Photo taken on May 5, 2020 shows Jimmy Lai Chee-ying appearing in court on unauthorized assembly charge in Hong Kong, China. (Xinhua/Lui Siu Wai)
Hong Kong’s pro-secessionist media tycoon Jimmy Lai pleaded guilty to taking part in an unauthorized assembly in August 2019 for the first time after the national security law for Hong Kong took effect in June 2020.
Lai faces multiple charges related to the yearlong social turmoil in the Hong Kong Special Administrative Region (HKSAR) in 2019, and has gone through multiple trials, but has never pleaded guilty in court before a trial until Wednesday. Nonetheless, the guilty plea should not be seen as a form of remorse, legal experts said.
Hong Kong media reported on Wednesday that Lai, along with former lawmaker Lee Cheuk-yan and former Democratic Party chairman Yeung Sum, pleaded guilty to taking part in an authorized assembly on August 31, 2019 which was banned by police beforehand.
Some observers said that Lai and his legal team believe that the prosecution had comprehensive evidence and that the trial would definitely result in a conviction. So it was in Lai’s best interest to plead guilty early.
Kennedy Wong Ying-ho, solicitor of the Supreme Court of Hong Kong, told the Global Times that the main reason for Lai’s guilty plea is that this case is very similar to the illegal assembly case tried last week and was heard by the same judge.
However, Wong does not believe that this move demonstrates Lai’s remorseful attitude. “Taking part in an unauthorized assembly is a relatively minor charge and the evidence was strong, which is why Lai chose to plead guilty.”
Tian Feilong, an associate professor at Beihang University, told the Global Times on Wednesday that one of the purposes of Lai’s “strategic confession” is to win the sympathy of the public and the judge, so as to gain a favorable public opinion for a lighter sentence in his case for allegedly violating the national security law.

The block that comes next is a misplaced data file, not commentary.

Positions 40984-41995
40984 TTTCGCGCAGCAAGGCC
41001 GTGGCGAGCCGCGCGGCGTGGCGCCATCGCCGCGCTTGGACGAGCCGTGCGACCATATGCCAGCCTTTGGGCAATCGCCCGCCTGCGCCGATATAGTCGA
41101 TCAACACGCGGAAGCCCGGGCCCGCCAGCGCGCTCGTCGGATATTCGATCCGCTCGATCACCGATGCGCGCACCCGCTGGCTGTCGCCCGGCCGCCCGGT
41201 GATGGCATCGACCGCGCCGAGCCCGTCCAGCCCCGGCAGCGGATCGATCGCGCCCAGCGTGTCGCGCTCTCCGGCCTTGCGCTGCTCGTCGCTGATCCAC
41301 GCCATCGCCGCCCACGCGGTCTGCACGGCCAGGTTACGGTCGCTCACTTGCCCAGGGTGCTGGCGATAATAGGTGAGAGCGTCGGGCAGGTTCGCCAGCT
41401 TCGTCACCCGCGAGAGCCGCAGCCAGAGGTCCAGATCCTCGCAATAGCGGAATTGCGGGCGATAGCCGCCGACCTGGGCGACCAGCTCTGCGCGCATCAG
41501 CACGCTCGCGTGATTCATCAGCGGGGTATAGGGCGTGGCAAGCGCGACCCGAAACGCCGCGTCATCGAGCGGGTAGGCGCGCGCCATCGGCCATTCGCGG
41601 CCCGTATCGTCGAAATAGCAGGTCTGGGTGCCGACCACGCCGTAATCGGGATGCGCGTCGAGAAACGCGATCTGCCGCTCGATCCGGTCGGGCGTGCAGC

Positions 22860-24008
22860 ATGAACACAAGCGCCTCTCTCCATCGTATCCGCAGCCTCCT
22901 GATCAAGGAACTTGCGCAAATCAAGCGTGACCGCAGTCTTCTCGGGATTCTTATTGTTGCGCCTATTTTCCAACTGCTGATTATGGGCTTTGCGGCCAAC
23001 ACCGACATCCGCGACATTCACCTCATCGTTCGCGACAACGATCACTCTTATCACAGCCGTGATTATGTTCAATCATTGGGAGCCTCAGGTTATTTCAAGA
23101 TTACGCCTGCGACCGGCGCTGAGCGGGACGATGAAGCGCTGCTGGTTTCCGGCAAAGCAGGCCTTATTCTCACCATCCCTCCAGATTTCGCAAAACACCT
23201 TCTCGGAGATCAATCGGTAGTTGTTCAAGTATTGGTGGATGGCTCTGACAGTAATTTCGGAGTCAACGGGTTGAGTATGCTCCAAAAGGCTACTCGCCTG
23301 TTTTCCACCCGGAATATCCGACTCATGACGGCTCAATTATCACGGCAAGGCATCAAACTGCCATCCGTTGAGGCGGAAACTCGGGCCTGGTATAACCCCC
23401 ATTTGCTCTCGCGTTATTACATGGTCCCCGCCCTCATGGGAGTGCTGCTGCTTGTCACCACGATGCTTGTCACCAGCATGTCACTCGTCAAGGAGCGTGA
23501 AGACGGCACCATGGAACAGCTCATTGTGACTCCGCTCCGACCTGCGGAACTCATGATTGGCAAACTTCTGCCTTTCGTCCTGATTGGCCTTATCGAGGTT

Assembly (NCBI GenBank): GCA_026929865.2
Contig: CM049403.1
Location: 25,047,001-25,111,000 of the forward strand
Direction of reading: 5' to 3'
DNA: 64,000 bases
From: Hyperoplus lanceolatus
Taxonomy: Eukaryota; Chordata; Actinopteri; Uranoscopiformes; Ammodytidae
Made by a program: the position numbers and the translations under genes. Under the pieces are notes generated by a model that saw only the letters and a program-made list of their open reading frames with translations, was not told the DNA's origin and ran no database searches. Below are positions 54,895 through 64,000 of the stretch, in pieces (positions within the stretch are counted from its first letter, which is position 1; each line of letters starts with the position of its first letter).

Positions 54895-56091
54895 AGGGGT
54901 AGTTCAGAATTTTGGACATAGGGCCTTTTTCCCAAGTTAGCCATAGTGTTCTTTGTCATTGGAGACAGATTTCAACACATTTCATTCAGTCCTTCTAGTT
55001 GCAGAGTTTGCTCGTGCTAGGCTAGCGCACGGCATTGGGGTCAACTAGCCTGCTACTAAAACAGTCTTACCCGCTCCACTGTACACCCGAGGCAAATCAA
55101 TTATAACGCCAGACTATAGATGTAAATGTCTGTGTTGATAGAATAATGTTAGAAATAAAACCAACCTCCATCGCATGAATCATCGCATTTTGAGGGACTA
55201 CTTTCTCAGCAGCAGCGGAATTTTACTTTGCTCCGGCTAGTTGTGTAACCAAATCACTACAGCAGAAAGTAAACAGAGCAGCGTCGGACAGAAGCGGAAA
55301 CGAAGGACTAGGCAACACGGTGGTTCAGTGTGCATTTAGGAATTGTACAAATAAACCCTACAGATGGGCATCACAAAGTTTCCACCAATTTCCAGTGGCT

The three defendants all face a maximum sentence of five years in jail on this charge under the Public Order Ordinance. Legal experts say that although Lai pleaded guilty before the trial, he should not receive a reduced sentence.
Tian said that in cases involving the national security law, the court should fully weigh the long-term harm Lai has done to Hong Kong’s constitutional order and China’s national interest, and give him appropriate penalties to ensure that he will not harm the country’s sovereignty and security in the future.
“As the general agent of the local extremist forces and the external forces in Hong Kong, it is difficult for Lai to be replaced by others in the short term… Moreover, Lai may still continue to engage in the so-called “political protest movement” in different ways,” Tian said.
“Traditionally, if a defendant pleads guilty before a trial, the sentencing threshold was generally reduced by a third,” Wu Yingpeng, a lawyer and barrister-at-law in Hong Kong, told the Global Times, “However, the court should not give excessive sentence reductions to defendants who waste judicial resources and drag out their guilty pleas until the end.”
Last Thursday, Lai and six former lawmakers were convicted for organizing and taking part in another unauthorized assembly on August 18, 2019. Lai still has two cases involving unauthorized assemblies, which are expected to be arraigned in May and June, media reported.
The 73-year-old was repeatedly denied bail over the past few months as a risk of continuing to commit acts that may endanger national security. He also awaits trial over a national security case. Observers noted that the convictions and the guilty pleas will serve as reference for other charges against Lai in the future, so that the judge can understand his character and make a fair decision and sentence that can deter anti-government rioters.
Experts said that it is highly unlikely for Lai to plead guilty when facing serious charges involving the national security law for HKSAR in future trials.